The deadline for applying for a 2018 National Catholic Sisters Week mini-grant has been extended to Nov. 15. The National Catholic Sisters Week team adjusted the deadline from the original Nov. 1 date in order to accommodate multiple requests from applicants.
“We’ve heard from a number of people working diligently on their applications, and we’re happy to extend the deadline in order to allow for more planning. It’s exciting to hear about the creative preparations underway!”
Some are being chronicled on SisterStory, the storytelling hub for the National Catholic Sisters Project. Sister Amy Hereford, CSJ, for instance, applied for a mini-grant to support an NCSW event that will address racism from a nun’s perspective. After pouring over the application, she took the time to circulate it for feedback from fellow CSJs.
Meanwhile, the folks at Dominican University of California are planning a sequel for NCSW 2018, applying for a mini-grant to enhance the learning behind alternative spring break trips. Students are paired with Dominican sisters to be pair partners, meeting before and after their trip to reflect together.
In Chicago, Sister Belinda Monahan is completing a mini-grant application to support a NCSW 2018 event dedicated to immigrant. A fellow Benedictine Sister of Chicago is preparing to open a house for unaccompanied women ages 18 to 22 – those who have just aged out of the child status but still have considerable needs.
“I always encourage people to apply for mini-grants,” Sister Belinda said. “They’ve been a great resource for us in terms of [fostering] new events and ongoing relationships. I just had someone call me who is still knitting objects and wants to bring them in so we can give them homes where they’re needed, [a continuation of last year’s mini-grant funded event in Chicago].”
The National Catholic Sisters Week team is preparing to award more than $85,000 in mini grants to fund cross-country events celebrating women religious. The gatherings will be hosted in March 2018 as part of National Catholic Sisters Week, an official component of National Women’s History Month.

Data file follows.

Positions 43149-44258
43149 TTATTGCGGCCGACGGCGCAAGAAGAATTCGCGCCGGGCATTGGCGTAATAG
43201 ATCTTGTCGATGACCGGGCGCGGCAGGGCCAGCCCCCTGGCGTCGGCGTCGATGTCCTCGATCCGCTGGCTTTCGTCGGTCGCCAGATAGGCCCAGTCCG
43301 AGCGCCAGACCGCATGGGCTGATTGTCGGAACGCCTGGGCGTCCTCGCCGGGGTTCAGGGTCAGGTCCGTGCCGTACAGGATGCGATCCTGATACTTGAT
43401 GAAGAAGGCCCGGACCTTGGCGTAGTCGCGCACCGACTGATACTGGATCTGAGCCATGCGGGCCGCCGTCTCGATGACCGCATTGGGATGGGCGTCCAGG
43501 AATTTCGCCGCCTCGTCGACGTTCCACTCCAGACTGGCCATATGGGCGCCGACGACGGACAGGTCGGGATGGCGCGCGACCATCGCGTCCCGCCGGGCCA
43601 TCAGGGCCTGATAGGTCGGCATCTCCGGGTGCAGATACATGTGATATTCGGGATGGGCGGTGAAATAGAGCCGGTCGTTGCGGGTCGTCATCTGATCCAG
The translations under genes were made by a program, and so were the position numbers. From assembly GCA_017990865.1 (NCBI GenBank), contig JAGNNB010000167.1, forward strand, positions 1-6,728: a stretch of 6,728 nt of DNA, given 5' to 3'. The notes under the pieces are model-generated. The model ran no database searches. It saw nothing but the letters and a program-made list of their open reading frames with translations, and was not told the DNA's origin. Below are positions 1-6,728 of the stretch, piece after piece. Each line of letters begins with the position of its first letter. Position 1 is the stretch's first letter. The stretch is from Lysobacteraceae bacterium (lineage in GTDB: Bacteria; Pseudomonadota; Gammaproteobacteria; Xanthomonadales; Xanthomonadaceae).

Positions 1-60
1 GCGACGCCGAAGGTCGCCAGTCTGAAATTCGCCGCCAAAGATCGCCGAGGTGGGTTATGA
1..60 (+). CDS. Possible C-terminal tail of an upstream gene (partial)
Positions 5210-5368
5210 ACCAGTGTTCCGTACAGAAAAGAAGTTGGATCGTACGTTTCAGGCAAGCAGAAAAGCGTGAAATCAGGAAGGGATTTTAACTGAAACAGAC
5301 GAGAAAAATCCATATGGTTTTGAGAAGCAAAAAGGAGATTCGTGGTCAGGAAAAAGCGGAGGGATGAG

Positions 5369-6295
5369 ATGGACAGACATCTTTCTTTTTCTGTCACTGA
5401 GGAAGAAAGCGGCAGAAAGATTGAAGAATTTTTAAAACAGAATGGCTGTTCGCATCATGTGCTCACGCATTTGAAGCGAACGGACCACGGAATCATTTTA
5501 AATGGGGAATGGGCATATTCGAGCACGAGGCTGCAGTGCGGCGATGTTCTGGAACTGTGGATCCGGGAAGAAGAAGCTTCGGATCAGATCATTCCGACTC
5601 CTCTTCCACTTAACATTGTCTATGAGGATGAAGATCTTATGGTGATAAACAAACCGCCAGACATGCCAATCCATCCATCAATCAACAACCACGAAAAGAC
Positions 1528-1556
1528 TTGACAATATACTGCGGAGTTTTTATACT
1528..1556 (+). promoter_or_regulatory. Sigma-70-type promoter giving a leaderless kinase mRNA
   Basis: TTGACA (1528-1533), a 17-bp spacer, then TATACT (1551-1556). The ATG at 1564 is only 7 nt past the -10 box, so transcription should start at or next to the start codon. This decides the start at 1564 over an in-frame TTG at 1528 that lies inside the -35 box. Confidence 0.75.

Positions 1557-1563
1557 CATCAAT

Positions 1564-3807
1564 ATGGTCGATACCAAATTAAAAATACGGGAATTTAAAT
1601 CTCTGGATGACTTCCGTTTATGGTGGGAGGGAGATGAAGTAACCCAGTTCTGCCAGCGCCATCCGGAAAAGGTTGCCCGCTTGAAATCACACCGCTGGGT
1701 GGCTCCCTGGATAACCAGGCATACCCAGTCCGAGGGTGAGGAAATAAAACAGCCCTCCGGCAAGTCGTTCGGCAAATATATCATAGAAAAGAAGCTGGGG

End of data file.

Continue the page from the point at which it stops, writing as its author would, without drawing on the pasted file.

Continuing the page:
Site Director Molly Hazelton and the NCSW Team will award mini grants in increments of up to $1,000 each. Applications are available online and will be accepted until Nov. 15.
This marks the third year NCSW has awarded mini grants to animate local celebrations, each year growing in scale and scope.
“There are truly inspired ideas from people who feel deeply compelled to honor Catholic sisters,” Hazelton said.
Hazelton stressed that the mini grants will support a wide range of events, from large to small. Some may be hosted by women religious; others in their honor. Past NCSW events have ranged from parades to pilgrimages, including service projects, retreats, creative films, book clubs, lectures and tours. One mini-grant funded a Quinceañera After-Party intended to foster spiritual growth among San Antonio teens. Another grant went toward the creation of a Little Free Library honoring Sisters of St. Joseph in Orange County, Calif. Yet another grant sponsored work in a Missouri eco-village in order to install a bat-house and a bee-house.
The NCSW team is interested in supporting events that focus on the lives of women religious today: their lives of prayer and spirituality; the charism of their religious communities and how that is expressed on a daily basis; their varied ministries; and their pursuit of social justice.
National Catholic Sisters Week is intended to honor the nation’s 47,170 Catholic sisters and all who have gone before – founders of schools and hospitals, artists and activists, first responders and spiritual guides for all walks of life. “Catholic sisters don’t seek the spotlight,” Hazelton said. “But we know that raising awareness of their ministries can inspire the masses, and that’s what we’re aiming to do. In a time when there isn’t much good news, we need more than ever to hear stories of how they help and heal a fractured country.”
NCSW events also support young women who are considering religious life – whether they provide initial exposure or deepen relationships, with gatherings that range from a monastery tour to a Nun Run, including retreats and “Come and See” weekends. About 100 women enter religious life every year at an average age of 32, according to the Center for Applied Research in the Apostolate at Georgetown University.
The National Catholic Sisters Week team is based at the Minneapolis campus of St. Mary’s University of Minnesota. To learn more about NCSW, visit www.nationalcatholicsistersweek.org. Follow NCSW on our social-media channels (Facebook, Twitter and Pinterest) and use #NCSW2018 to engage.
National Catholic Sisters Week is a program of the National Catholic Sisters Project, headquartered at Alverno College in Milwaukee, Wis.
Don't miss Molly Hazelton's article offering tips and tricks on applying for a NCSW mini-grant!